Optus is leveraging its new TDD (time division duplex) 4G network to provide a new wireless broadband products for home and small business customers.
It has not released the product as yet, but has given a clear indication that it intends to do so with the announcement of a major trial in the homes of its employees.
Optus says its Home Wireless Broadband product is designed to provide an “easy, hassle free and flexible option for customers who may not want, or who are unable to receive, a fixed broadband service.”
There is no need for an existing phone line, installation technician or complicated set-up procedure, says Optus. “Customers will simply need an Optus Home Wireless Broadband device to start receiving quality broadband.” It will use the Optus 4G Plus network, initially only in Sydney, Melbourne, Adelaide and Brisbane. If successful, it will be released across all Optus 4G Plus areas.
The trial will involve up to 200 Optus staff, who need to volunteer and register with the company. Martin Mercer of Optus said the trial will be used to test and learn how wireless broadband technology can “deliver a more consistent day-to-day experience and expand the home broadband options available to its customers.”
Telstra has a much larger 4G network than Optus, but does not offer a similar product – its 4G broadband is limited to mobile dongles, and it does not offer TDD.
Optus is the only Australian carrier using the TDD (time division duplex) standard for 4G. TDD, developed in China, is more efficient for data than the more common FDD (frequency division duplex) system, because it more efficiently manages the asymmetric usage patterns more typical of Internet usage – the symmetry of voice is more suited to FDD.
Optus is using FDD as well as TDD. FDD operates on the 1800 MHz band. Its TDD network operates on the 2300 MHz band and was trialled in Canberra.
The new home broadband trial will be conducted only on the Optus 4G Plus network, Optus’s term for its dual band FDD/TDD network. Optus says it will offer speeds similar to what users currently experience with ADSL2+ networks, and while pricing has not been announced, that will also need to be comparable. If, as may well happen, the Optus cable network is sold to NBN Co, it would become Optus’s primary broadband offering.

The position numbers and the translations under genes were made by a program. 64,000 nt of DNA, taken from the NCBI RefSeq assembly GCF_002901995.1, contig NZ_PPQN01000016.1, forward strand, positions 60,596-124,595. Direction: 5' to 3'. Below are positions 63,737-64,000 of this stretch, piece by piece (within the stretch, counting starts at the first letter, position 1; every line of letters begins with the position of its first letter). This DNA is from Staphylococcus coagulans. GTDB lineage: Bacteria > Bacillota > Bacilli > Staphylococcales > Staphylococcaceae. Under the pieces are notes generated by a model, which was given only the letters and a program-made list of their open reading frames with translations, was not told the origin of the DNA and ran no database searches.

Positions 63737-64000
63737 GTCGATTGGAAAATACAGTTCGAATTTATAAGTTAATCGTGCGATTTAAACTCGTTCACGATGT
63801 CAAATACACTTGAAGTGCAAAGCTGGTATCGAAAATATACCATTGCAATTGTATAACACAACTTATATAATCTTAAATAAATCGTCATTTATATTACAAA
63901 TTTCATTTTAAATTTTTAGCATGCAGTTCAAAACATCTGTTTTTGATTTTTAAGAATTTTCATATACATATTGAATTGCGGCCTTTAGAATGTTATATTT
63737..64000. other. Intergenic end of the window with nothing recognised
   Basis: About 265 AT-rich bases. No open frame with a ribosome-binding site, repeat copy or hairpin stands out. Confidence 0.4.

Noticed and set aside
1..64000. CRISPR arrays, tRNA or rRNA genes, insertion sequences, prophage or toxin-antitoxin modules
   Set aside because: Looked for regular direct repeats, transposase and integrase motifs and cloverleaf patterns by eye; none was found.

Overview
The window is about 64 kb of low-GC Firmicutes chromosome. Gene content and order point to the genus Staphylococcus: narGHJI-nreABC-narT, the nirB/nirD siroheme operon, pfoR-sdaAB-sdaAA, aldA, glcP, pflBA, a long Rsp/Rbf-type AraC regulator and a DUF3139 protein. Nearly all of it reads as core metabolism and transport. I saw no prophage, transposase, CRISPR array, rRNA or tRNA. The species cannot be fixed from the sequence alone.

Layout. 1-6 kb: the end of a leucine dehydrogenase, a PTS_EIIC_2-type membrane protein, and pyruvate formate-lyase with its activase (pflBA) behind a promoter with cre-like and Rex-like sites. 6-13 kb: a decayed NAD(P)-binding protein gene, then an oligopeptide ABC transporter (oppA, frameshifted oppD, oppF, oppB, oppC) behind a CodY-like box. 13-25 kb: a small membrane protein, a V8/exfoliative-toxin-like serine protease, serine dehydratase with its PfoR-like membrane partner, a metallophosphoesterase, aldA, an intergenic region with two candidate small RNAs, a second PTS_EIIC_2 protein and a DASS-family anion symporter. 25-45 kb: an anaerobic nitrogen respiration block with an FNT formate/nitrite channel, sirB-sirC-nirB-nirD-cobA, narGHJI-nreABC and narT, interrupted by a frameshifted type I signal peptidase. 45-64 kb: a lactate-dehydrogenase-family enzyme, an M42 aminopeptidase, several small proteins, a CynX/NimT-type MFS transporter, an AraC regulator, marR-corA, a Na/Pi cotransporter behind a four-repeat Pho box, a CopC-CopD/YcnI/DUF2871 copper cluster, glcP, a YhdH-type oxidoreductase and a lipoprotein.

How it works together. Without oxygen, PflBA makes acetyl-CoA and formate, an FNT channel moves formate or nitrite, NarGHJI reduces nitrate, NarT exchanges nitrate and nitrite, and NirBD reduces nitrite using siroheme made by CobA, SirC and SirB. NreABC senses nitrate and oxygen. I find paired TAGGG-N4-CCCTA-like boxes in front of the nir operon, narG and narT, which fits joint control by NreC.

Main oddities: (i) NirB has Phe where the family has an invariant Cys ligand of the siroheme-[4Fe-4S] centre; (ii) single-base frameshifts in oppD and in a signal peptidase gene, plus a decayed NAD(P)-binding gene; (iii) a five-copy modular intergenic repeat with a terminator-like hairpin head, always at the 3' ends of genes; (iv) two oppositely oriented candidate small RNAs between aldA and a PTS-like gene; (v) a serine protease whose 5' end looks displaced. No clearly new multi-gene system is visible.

"This Optus Home Wireless Broadband trial is about putting our powerful 4G Plus network through its paces to understand the full potential of what we can delivery for our customers – not just in mobile, but also home broadband,” said Mercer. “This is not just in terms of speed and experience, but also how we manage our 4G Plus network to actively prevent a customer’s connection changing, wavering or dropping off during busy times.
“If the trial is successful, Optus will be able to offer home broadband services across ADSL2+, Cable, NBN and Wireless – providing real choice for whatever circumstances suit our customers’ needs.”
Optus staff in areas of Sydney, Melbourne, Adelaide and Brisbane that are served by the Optus 4G Plus network can register to participate in the trial, which will run for three months. Staff will be provided with a modem for the trial period to test network compatibility, user-friendliness and performance.
“The trial will also be used to ascertain how people will use this type of broadband at home – when, where and for what. It will explore the differences between the use of fixed Internet services and wireless. It is also intended to determine how customers will want to buy it, looking at such things as potential data inclusions and other features.”
Optus has recently signalled a change of direction in its 4G plans. Optus experienced a small drop in overall mobile user numbers last quarter (CommsWire, 15 November 2013), but 4G numbers are up significantly. It has stopped promoting 3G wireless as it gears up for 4G, and chief country officer for Australia Kevin Russell said the drop in customer numbers was a temporary aberration as the company geared up for 4G.
“We're focused on growing our combined 4G network to reach over 70% of the metro population by April 2014. With a multi-band 4G strategy that combines low-band 4G frequency for strong coverage [FDD] with high-band spectrum for increased network capacity [TDD], Optus is positioning itself to meet customers' needs for additional capacity and faster network speeds,” Russell said when the financials were announced.
The trial is the best indication yet of why Optus has opted for TDD in Australia. It provide the ideal technology for a wireless broadband network, and is a clear market differentiator.